Jules Evens weaves history, science, and personal anecdote into an absorbing chronicle of one of the most biologically diverse places in North America. His account of this enchanted "island in time," separated by tectonics from the rest of the continent, provides a comprehensive overview of the Point Reyes Peninsula, exploring its dynamic character and its haunting appeal. Evens thoroughly investigates the climate, geology, and flora and fauna of Point Reyes, giving special attention to its most characteristic species and their ecological relationships. He delves into the past as well, evoking images of salmon-swollen creeks, herds of elk, and canyons echoing with the cries of cougars to enliven our imagination and set the stage as he traces the changes that have occurred at Point Reyes since the first Spanish explorers visited its shores in the late 1500s. Extensively illustrated with color photographs, original illustrations, and maps, the book also includes species lists for the reptiles, amphibians, birds, mammals, common invertebrates, fish, and plants found on the peninsula today, making it an essential companion for anyone who plans to visit one of California's most unique natural areas.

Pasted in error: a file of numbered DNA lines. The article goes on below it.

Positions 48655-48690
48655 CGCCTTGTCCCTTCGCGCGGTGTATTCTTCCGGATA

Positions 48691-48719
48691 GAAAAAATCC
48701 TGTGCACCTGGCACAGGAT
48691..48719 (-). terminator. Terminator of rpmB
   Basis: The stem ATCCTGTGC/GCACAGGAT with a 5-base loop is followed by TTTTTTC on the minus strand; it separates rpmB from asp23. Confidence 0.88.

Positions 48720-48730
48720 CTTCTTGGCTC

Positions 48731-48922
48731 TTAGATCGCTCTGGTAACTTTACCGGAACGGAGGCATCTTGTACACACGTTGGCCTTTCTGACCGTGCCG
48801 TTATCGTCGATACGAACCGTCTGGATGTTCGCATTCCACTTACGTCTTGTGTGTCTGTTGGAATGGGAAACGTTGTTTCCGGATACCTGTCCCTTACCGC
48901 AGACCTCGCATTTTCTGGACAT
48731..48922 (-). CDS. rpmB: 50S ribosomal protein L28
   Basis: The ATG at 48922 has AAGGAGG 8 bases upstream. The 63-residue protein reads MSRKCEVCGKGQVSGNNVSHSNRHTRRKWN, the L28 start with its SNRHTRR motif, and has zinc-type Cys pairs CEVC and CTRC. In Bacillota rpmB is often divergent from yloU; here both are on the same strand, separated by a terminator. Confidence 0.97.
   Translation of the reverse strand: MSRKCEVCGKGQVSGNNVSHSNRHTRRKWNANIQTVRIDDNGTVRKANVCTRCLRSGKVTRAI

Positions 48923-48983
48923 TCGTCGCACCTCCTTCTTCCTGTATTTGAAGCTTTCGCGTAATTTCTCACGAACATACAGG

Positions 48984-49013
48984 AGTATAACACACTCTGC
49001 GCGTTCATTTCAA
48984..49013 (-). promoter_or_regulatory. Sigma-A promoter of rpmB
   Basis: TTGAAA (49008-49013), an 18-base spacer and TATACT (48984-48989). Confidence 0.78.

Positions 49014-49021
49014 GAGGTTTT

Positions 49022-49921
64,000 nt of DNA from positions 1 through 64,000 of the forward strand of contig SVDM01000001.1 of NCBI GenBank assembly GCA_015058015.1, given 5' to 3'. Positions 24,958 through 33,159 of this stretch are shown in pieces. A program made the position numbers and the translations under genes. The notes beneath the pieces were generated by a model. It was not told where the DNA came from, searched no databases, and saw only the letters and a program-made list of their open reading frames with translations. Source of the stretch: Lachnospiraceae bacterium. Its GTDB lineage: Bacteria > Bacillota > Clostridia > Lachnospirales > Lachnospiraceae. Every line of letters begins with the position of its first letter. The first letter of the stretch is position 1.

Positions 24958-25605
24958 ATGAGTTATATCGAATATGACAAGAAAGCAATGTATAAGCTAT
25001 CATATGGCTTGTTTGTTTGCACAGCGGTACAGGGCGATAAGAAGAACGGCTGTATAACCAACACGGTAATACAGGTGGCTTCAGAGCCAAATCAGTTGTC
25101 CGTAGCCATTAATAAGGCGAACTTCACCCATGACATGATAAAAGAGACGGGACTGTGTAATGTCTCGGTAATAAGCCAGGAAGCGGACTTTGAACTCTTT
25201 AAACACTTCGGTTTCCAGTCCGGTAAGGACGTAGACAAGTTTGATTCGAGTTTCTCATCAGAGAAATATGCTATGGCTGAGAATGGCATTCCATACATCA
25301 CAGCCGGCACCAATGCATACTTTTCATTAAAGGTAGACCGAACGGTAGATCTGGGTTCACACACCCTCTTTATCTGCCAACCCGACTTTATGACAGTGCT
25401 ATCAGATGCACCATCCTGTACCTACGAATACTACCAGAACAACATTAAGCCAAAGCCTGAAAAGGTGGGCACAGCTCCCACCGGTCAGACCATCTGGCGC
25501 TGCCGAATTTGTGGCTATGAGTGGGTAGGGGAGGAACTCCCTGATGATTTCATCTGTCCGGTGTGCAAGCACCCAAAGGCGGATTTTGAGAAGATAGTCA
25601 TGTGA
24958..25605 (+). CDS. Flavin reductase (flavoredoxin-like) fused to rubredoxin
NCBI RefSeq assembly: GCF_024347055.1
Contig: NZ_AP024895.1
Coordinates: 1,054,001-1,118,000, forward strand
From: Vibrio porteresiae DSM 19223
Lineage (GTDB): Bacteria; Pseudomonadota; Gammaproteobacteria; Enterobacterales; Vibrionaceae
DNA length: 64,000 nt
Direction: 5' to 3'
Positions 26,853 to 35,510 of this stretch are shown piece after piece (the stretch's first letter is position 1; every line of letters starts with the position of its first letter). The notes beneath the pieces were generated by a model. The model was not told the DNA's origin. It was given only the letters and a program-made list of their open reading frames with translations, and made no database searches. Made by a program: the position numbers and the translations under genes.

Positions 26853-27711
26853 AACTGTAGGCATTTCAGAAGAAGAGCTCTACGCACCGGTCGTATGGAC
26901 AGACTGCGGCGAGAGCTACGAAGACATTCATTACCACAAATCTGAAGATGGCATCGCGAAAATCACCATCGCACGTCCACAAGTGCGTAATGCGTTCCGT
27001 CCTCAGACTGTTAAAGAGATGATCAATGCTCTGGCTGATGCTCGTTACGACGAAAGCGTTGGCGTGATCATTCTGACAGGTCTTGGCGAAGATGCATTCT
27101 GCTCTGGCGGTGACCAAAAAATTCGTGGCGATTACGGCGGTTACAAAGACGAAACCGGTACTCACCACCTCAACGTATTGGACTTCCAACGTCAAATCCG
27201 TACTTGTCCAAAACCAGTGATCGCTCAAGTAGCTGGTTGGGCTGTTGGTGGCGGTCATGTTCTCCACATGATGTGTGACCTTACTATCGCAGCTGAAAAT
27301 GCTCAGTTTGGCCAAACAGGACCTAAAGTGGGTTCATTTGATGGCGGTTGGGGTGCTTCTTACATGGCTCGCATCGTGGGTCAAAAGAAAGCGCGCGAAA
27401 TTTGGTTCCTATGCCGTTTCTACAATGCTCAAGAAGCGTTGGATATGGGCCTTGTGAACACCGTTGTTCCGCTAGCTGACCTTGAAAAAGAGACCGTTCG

In Defense of Presidential Libraries: Why the Failure to Build an Obama Library Is Bad for Democracy
There will be no Barack Obama Presidential Library. Think about that for a moment. Let it sink in. The nation’s first African American president will not have a presidential library administered by …Read More >